New Brunswick

New Brunswick's unemployment rate drops, but province loses 1,200 jobs

New Brunswick’s unemployment dropped slightly to 8.1 per cent in October even as the province shed 1,200 jobs, according to Statistics Canada’s monthly labour force report.

Statistics Canada's monthly report shows a gain of 900 full-time jobs, but 2,200 part-time jobs were lost

New Brunswick's unemployment rate dropped in October to 8.1 per cent, from 8.3 per cent in September, according to Statistics Canada. (Sean Kilpatrick/Canadian Press)

New Brunswick's unemployment dropped slightly to 8.1 per cent in October even as the province shed 1,200 jobs, according to Statistics Canada's monthly labour force report.

The province saw 900 new full-time jobs added in October, but it lost 2,200 part-time jobs during the same time period.

The number of people in New Brunswick's labour force also dropped by 2,000 in October.

October's unemployment rate was 8.1 per cent compared to 8.3 per cent in September, according to Statistics Canada.

Northern New Brunswick continues to have the highest jobless rate in the province.

In October, the Campbellton-Miramichi region's unemployment rate stood at 12.2 per cent, which was the only area in double-digits.

Meanwhile, the unemployment rates in the other regions were: Saint John-St. Stephen at 7.6 per cent, Edmundston-Woodstock at 5.9 per cent, Fredericton-Oromocto at 5.8 per cent and Moncton-Richibucto at 5.8 per cent.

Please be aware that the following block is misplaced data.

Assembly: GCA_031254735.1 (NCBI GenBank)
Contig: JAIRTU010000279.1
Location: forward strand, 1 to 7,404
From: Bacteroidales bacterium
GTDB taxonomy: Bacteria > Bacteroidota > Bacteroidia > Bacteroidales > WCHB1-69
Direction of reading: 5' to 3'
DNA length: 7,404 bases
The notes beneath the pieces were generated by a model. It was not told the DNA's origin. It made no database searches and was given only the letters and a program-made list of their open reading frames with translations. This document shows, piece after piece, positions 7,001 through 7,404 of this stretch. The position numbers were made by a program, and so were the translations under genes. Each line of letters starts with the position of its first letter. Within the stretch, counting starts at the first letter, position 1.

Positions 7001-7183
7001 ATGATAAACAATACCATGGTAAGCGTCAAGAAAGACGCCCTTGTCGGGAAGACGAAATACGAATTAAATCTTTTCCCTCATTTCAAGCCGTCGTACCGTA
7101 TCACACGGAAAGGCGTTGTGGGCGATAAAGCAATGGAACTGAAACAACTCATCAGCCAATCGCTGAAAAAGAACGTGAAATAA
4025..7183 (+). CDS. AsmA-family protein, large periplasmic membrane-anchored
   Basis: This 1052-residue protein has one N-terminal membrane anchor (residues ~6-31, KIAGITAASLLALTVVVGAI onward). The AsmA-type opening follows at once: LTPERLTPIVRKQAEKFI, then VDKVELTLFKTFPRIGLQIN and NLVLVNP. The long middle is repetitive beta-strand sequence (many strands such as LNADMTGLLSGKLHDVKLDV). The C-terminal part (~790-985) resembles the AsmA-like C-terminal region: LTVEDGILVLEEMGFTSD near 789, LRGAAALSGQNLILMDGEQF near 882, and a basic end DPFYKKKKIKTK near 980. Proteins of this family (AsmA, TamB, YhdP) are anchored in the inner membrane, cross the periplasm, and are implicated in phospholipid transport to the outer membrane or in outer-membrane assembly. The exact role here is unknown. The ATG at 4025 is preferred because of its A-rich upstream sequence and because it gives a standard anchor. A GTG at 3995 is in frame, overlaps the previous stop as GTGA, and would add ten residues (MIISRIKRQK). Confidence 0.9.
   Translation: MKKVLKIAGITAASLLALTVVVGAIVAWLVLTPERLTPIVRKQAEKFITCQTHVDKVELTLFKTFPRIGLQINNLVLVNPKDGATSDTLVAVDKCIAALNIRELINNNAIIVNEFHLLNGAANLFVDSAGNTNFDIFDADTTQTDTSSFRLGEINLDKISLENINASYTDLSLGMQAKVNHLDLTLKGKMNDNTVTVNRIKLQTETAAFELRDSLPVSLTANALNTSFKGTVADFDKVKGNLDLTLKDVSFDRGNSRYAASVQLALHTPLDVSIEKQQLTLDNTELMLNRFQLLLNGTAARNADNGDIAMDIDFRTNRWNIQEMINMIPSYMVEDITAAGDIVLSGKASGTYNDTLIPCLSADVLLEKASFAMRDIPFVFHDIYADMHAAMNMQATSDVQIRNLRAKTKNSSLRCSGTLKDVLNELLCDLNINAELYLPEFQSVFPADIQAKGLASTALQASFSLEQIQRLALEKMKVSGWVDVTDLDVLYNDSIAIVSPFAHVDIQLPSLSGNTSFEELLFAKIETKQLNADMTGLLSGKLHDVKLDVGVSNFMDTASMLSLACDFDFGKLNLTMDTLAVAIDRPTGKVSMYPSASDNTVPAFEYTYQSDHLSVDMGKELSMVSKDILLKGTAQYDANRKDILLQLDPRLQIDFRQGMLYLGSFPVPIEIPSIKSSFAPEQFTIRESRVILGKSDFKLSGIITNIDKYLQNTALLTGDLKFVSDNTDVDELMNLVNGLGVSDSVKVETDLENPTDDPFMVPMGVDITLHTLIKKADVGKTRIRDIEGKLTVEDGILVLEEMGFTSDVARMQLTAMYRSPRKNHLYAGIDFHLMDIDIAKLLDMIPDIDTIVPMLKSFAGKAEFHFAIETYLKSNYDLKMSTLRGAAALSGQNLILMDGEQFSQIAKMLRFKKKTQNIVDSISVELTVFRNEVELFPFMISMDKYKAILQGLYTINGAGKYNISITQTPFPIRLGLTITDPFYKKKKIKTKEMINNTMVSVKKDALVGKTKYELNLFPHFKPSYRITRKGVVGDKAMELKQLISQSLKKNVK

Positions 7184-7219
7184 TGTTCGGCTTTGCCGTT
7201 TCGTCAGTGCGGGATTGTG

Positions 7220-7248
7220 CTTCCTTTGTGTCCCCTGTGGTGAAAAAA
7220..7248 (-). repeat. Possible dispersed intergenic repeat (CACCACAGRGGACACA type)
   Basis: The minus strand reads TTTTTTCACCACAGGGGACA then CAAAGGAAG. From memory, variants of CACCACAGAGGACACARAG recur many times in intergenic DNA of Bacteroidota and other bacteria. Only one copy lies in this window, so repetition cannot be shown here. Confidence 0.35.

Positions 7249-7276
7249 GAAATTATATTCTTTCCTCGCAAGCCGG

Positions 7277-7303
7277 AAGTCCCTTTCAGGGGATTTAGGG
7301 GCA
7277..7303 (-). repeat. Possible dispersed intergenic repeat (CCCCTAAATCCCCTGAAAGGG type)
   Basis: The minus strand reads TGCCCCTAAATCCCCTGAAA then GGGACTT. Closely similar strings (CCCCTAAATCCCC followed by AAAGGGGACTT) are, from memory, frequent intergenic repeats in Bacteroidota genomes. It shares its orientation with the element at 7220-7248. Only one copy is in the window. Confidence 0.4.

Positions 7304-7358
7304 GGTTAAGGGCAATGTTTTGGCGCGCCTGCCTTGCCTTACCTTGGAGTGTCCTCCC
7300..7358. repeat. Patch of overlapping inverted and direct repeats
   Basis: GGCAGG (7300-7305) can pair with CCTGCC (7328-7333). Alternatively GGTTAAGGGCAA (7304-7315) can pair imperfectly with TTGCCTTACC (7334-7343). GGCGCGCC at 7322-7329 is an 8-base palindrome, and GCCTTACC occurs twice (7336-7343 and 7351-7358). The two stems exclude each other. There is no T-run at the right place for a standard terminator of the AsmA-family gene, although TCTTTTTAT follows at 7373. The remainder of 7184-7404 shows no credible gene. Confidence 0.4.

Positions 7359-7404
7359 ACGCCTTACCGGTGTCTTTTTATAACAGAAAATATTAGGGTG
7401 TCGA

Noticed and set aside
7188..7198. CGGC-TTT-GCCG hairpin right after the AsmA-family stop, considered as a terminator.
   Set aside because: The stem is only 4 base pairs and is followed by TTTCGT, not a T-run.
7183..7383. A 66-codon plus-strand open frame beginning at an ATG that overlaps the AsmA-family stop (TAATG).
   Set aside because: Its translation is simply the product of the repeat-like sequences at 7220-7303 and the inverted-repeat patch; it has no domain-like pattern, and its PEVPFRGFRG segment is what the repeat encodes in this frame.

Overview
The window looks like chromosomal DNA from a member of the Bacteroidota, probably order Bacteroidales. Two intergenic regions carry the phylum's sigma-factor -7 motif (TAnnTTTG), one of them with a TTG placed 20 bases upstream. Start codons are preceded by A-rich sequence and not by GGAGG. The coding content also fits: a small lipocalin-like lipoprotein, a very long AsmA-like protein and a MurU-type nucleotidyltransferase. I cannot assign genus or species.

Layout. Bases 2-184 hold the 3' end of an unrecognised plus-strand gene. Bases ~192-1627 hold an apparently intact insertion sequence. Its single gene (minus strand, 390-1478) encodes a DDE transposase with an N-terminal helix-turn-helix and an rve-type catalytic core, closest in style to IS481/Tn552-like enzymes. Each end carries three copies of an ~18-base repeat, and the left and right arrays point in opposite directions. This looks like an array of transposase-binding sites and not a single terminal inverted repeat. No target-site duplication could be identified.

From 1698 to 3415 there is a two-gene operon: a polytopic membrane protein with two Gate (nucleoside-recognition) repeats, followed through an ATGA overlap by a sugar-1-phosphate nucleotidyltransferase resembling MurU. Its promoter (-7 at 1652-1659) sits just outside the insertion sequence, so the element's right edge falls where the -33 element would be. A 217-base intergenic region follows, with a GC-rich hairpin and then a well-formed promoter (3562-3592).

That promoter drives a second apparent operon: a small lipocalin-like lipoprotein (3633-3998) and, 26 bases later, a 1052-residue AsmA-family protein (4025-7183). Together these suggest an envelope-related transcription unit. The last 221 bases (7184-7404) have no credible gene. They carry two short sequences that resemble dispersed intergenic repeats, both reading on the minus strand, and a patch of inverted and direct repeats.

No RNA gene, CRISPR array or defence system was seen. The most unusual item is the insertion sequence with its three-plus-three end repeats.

Meanwhile, Prince Edward Island has Atlantic Canada's lowest unemployment rate at 7.2 per cent, followed by Nova Scotia's eight per cent. Newfoundland and Labrador has the region's highest jobless rate at 11.1 per cent.

Canada's unemployment rate was unchanged in October at 5.5 per cent, following two consecutive months of growth.

Comments

To encourage thoughtful and respectful conversations, first and last names will appear with each submission to CBC/Radio-Canada's online communities (except in children and youth-oriented communities). Pseudonyms will no longer be permitted.

By submitting a comment, you accept that CBC has the right to reproduce and publish that comment in whole or in part, in any manner CBC chooses. Please note that CBC does not endorse the opinions expressed in comments. Comments on this story are moderated according to our Submission Guidelines. Comments are welcome while open. We reserve the right to close comments at any time.